Three months before Christmas, toy company Basic Fun has made an unprecedented decision to leave a third of its iconic Tonka Mighty dump trucks destined for U.S. store shelves in China.

Why? With the prices of shipping containers and clogs in the supply network soaring, the transportation costs to get the yellow bulky toy on U.S. soil are now 40% of the retail price, or about $ 26. This is significantly up from 7% a year ago. And that doesn’t even include the cost of getting the product from US ports to retailers.

“We’ve never left a product this way,” says Jay Foreman, CEO of Basic Fun. “We really had no choice.”

Toy companies are rushing to get their products to retailers as they grapple with a severe supply network crisis that could mean sparse shelves for the crucial holidays. They are trying to find containers to ship their goods while looking for alternative ports. Some are stealing in some of the toys instead of shipping them by boat to ensure delivery by December 25th. And in cases like Basic Fun, they leave some toys in China and wait for the costs to drop.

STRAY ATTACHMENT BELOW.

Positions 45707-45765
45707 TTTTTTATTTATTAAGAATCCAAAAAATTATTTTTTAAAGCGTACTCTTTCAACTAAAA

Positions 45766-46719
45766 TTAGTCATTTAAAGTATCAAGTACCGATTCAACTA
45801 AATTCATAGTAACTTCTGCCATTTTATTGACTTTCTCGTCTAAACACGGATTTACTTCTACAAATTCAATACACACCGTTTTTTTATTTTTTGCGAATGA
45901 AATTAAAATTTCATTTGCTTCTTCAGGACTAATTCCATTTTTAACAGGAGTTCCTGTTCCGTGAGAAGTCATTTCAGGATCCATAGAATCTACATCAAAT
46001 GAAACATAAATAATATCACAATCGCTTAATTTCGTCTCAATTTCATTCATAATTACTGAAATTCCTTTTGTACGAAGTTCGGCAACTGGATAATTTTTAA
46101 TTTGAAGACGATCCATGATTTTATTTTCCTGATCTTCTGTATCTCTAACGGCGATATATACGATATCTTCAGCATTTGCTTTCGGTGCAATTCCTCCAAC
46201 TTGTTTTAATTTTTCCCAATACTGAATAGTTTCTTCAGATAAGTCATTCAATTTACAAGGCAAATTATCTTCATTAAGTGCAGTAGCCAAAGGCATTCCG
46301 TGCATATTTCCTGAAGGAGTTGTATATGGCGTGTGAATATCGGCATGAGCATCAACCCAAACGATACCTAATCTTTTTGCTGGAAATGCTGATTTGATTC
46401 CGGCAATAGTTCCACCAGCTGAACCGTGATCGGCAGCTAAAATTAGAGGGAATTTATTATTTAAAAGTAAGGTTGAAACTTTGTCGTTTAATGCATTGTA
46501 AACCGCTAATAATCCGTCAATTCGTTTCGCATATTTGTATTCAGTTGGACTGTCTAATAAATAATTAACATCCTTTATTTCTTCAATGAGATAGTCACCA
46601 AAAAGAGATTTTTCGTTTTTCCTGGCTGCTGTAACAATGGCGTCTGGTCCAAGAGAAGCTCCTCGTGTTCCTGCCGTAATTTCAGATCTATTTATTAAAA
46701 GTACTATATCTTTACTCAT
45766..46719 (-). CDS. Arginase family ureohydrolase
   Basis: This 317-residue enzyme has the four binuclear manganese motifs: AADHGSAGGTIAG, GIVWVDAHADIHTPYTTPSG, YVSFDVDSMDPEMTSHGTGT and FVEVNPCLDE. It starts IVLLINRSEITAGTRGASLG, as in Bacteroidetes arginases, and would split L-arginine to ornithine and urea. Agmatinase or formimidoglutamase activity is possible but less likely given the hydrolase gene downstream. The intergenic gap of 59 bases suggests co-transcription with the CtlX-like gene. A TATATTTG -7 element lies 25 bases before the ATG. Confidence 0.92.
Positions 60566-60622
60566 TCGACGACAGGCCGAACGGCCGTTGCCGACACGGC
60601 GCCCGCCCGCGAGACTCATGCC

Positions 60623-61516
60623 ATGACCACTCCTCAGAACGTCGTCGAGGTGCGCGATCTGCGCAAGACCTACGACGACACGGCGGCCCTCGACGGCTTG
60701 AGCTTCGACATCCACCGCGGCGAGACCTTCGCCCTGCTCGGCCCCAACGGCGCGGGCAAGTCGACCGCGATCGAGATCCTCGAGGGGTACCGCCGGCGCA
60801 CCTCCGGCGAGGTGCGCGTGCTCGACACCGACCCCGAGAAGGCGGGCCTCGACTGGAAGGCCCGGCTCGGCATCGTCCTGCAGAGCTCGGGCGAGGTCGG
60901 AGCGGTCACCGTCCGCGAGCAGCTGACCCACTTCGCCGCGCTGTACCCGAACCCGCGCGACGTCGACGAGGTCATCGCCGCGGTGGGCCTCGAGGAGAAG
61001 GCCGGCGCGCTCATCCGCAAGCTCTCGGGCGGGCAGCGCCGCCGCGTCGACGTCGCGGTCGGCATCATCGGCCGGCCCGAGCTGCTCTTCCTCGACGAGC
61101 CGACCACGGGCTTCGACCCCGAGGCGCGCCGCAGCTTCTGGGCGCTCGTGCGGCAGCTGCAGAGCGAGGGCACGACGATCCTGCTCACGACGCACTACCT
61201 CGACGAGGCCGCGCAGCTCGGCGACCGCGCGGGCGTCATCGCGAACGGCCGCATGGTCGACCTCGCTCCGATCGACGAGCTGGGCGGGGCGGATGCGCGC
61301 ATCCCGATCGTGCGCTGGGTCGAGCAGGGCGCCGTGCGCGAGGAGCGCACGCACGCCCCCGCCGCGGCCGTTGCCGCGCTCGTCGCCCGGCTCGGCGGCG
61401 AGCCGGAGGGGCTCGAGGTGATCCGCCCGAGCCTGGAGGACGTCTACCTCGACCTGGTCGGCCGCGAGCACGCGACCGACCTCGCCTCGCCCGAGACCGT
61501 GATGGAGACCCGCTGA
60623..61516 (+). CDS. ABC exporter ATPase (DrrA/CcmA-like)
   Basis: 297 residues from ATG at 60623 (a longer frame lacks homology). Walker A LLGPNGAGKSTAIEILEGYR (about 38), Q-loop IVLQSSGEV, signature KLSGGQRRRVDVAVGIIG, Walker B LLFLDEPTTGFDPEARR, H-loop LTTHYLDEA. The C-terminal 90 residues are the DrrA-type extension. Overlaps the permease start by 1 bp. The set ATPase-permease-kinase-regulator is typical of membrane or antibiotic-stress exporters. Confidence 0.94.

Like all manufacturers, toy companies have faced supply chain issues since the onset of the pandemic and temporarily closed factories in China in early 2020. Afterwards, US stores temporarily cut back or halt production. in the midst of blockages. The situation has only worsened since the spring, with companies struggling to meet the growing demand for all kinds of products from buyers returning to the world.

Manufacturers are struggling with bottlenecks at key factories and ports like Long Beach, California – and everything in between. In addition, labor shortages in the United States made it difficult to unload goods from ships and trucks.

But for toy makers who rely heavily on holiday sales, there’s a lot at stake for the nearly $ 33 billion US industry. The fourth quarter represents 70% of its annual turnover. On average, vacation sales represent 20% of the entire retail industry. And 85% of toys are made in China, says Steve Pasierb, CEO of The Toy Association.